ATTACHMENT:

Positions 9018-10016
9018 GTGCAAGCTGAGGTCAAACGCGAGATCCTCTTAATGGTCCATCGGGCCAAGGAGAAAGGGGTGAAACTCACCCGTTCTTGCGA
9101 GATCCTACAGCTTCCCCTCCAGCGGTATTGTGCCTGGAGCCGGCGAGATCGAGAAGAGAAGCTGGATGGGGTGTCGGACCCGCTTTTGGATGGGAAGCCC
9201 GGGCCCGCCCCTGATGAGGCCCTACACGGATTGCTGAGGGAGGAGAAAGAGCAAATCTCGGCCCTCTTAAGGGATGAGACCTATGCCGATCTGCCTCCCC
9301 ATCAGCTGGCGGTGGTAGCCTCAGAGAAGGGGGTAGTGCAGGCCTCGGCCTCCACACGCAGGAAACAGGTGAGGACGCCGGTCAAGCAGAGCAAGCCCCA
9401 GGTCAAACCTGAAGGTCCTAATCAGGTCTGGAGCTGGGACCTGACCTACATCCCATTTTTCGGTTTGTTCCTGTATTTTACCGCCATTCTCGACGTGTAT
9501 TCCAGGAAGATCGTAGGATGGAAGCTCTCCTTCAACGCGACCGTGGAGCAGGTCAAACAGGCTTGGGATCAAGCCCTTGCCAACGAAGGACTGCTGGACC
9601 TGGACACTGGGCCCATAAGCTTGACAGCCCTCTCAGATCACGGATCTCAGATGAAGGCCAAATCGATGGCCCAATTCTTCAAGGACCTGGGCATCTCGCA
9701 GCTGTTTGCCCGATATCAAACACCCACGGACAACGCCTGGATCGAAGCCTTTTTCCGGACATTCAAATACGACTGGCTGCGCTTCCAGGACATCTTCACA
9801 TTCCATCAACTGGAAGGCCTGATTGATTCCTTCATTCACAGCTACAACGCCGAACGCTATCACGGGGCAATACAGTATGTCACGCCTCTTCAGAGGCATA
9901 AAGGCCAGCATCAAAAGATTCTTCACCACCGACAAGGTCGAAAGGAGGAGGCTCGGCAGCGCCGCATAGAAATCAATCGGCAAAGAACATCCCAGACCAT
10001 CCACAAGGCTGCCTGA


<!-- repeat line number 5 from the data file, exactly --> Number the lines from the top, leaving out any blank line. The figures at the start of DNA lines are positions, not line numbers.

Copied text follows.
9301 ATCAGCTGGCGGTGGTAGCCTCAGAGAAGGGGGTAGTGCAGGCCTCGGCCTCCACACGCAGGAAACAGGTGAGGACGCCGGTCAAGCAGAGCAAGCCCCA